Connect with us


Pothole ‘crisis’ prompts Cambridgeshire County Council response

Avatar photo



Seven hundred pothole ‘defects’ across Cambridgeshire were fixed in just three days last week, says an emergency statement issued by the county council in the face of mounting anger.

“And we fixed more than 45,000 last year,” said a council spokesperson.

Damage to tyre caused by Cambridgeshire pothole: Photo supplied by reader

“Last week our dragon patchers repaired 700 defects in three days,” said the spokesperson.

“In general terms, if a pothole is large and deep, we will fix it within five days. If it is smaller and less of a hazard, we will fix it within 21 days.”

The council says its marks up the potholes in different ways.

“Those repaired in five days are not marked as our repair is immediate, yellow means we will repair it in 21 days,” said the spokesperson.

“We always aim to fix potholes within five and 21 days

“We aim to fix emergency faults as soon as possible, always within five days.”

The spokesperson said the council always aim to repair potholes with a permanent fix first time, however, in the winter this can be difficult due to the weather and numbers of potholes.

“At this time of year, we sometimes have to make temporary fixes to keep people to keep up with the numbers and because road conditions are too wet for permanent repairs.

“Permanent fixes will then be programmed in and delivered when the weather allows.”

“The total amount of money we have specifically to fix potholes is £2.2m – this is part of a larger highway maintenance budget (which includes planned maintenance, patching, drain clearing etc) which is around £30million per year for maintenance of 4,500km of road.”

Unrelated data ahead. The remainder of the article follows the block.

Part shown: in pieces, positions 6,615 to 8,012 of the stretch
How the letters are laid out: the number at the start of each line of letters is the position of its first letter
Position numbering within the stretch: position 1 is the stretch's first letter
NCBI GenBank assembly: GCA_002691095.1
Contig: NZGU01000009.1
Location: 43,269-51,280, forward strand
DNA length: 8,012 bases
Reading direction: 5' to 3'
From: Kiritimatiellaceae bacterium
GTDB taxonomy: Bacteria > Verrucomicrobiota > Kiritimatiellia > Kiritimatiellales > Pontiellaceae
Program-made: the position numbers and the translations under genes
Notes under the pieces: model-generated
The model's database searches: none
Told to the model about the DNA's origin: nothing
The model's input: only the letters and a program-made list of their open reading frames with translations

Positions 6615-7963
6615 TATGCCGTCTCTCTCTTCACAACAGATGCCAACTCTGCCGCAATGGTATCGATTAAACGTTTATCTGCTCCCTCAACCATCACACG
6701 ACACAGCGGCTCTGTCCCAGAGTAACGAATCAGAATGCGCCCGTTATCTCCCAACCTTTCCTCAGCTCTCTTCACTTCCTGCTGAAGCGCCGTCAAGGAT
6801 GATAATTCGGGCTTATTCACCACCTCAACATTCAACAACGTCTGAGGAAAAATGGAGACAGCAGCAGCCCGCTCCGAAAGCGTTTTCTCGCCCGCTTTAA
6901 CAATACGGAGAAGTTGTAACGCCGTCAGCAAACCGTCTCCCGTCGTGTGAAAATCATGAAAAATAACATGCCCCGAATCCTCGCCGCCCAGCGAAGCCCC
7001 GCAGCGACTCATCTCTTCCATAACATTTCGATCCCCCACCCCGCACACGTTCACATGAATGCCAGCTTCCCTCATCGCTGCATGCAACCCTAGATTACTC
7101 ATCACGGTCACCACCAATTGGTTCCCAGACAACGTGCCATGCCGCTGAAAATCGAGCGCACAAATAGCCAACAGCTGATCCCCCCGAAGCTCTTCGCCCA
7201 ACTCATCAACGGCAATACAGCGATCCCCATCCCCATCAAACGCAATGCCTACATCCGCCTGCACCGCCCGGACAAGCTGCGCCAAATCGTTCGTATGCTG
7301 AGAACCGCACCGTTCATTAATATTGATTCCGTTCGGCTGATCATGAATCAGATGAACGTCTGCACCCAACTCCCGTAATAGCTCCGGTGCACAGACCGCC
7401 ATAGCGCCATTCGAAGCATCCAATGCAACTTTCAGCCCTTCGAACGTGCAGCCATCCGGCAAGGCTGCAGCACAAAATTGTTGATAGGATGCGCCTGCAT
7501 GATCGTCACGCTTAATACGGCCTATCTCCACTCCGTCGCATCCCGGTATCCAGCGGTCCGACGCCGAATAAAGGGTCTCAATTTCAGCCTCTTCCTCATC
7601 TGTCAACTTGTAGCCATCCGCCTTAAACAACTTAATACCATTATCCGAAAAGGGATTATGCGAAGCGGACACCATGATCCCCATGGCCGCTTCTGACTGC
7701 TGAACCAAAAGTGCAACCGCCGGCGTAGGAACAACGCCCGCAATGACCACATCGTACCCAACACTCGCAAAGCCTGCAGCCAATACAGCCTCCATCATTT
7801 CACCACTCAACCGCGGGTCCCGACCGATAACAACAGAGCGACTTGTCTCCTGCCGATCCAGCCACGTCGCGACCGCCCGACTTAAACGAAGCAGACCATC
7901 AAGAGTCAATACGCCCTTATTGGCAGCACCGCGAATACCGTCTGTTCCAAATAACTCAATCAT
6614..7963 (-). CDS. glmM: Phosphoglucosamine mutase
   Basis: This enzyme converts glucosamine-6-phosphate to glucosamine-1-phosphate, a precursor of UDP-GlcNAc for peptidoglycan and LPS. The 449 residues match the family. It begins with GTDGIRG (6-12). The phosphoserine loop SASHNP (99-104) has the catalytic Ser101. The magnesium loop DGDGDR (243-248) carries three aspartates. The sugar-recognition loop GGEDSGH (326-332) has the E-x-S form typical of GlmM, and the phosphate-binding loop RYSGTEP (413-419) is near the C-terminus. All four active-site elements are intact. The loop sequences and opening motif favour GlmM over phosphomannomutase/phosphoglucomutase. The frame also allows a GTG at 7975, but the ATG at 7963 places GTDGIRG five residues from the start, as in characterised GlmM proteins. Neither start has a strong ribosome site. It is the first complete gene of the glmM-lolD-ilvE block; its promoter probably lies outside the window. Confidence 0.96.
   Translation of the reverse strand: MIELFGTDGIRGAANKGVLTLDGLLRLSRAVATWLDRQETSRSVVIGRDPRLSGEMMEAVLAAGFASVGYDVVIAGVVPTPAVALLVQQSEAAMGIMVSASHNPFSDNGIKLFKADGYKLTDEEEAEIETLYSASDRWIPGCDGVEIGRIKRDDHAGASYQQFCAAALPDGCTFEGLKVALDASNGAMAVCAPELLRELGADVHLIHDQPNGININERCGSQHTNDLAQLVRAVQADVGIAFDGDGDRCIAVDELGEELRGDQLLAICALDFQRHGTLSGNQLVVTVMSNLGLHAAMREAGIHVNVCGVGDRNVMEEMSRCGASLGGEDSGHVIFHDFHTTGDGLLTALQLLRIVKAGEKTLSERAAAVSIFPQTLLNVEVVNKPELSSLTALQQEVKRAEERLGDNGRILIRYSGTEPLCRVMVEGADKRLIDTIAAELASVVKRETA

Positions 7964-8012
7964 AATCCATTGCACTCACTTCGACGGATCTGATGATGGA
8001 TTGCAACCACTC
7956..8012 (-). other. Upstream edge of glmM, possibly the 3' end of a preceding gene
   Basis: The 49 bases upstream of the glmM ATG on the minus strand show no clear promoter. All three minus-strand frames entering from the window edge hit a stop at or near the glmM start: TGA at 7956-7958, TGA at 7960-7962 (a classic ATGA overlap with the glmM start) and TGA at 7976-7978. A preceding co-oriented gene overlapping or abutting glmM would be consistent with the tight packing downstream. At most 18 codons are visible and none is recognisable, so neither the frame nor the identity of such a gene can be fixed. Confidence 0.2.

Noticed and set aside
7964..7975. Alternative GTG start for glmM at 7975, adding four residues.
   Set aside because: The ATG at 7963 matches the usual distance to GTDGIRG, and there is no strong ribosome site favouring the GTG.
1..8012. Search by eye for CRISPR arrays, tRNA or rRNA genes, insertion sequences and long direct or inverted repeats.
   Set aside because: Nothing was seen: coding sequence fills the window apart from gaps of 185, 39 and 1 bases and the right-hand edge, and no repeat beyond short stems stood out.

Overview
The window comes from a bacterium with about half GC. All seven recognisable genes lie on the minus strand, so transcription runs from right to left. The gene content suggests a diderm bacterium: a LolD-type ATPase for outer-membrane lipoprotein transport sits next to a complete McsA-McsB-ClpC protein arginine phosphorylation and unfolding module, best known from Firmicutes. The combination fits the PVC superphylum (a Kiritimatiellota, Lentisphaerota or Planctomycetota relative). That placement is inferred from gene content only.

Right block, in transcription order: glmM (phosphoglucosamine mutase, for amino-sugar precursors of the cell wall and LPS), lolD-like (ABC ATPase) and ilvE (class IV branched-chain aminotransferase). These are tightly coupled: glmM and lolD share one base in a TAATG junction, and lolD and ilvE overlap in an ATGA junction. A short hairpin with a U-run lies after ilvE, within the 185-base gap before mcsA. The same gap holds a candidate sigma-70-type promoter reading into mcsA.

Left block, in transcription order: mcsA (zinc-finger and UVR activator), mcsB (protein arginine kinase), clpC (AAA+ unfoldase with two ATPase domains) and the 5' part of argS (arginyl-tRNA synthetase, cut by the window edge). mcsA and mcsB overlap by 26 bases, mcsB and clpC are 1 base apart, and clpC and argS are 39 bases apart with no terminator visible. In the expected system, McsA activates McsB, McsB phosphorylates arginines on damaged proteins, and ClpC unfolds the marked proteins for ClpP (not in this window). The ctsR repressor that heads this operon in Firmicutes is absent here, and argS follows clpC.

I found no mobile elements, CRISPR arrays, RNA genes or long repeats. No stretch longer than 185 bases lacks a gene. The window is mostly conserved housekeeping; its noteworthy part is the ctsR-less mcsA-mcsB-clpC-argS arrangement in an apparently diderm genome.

And the spokesperson added: “The average cost of fixing a pothole is £42.”

Cllr Alex Beckett and Cllr Neil Shailer, chair and vice-chair of Highways and Transport Committee at Cambridgeshire County Council, said: “In the winter a lot more road defects and potholes form, this is being seen across the country.

“This is due to wet and freezing weather causing those worn areas of road and pavement surfaces to break up.

“We know how important our roads are which is why we carry out regular inspections of our roads, bridges, cycleways, and footpaths. Defects identified and reported to us are repaired as quickly as possible.

“We have increased the number of gangs dealing with both temporary and permanent fixes and we are using our two dragon patchers.

“Our dedicated highway inspectors are working hard to keep the roads safe, but we can’t be everywhere at all times.

“That is why we encourage the public to report any potholes or highway faults using our online tool. It’s easy to use and flags any faults which have not yet been marked.

“We would rather have multiple reports of the same fault, than none at all –

“After the cold spell at the end of last year, it can take time for damage in the road to go on and form into potholes. We’d urge drivers to be vigilant over the next few weeks and report any faults to us.”

Send us your pothole photos:


Read More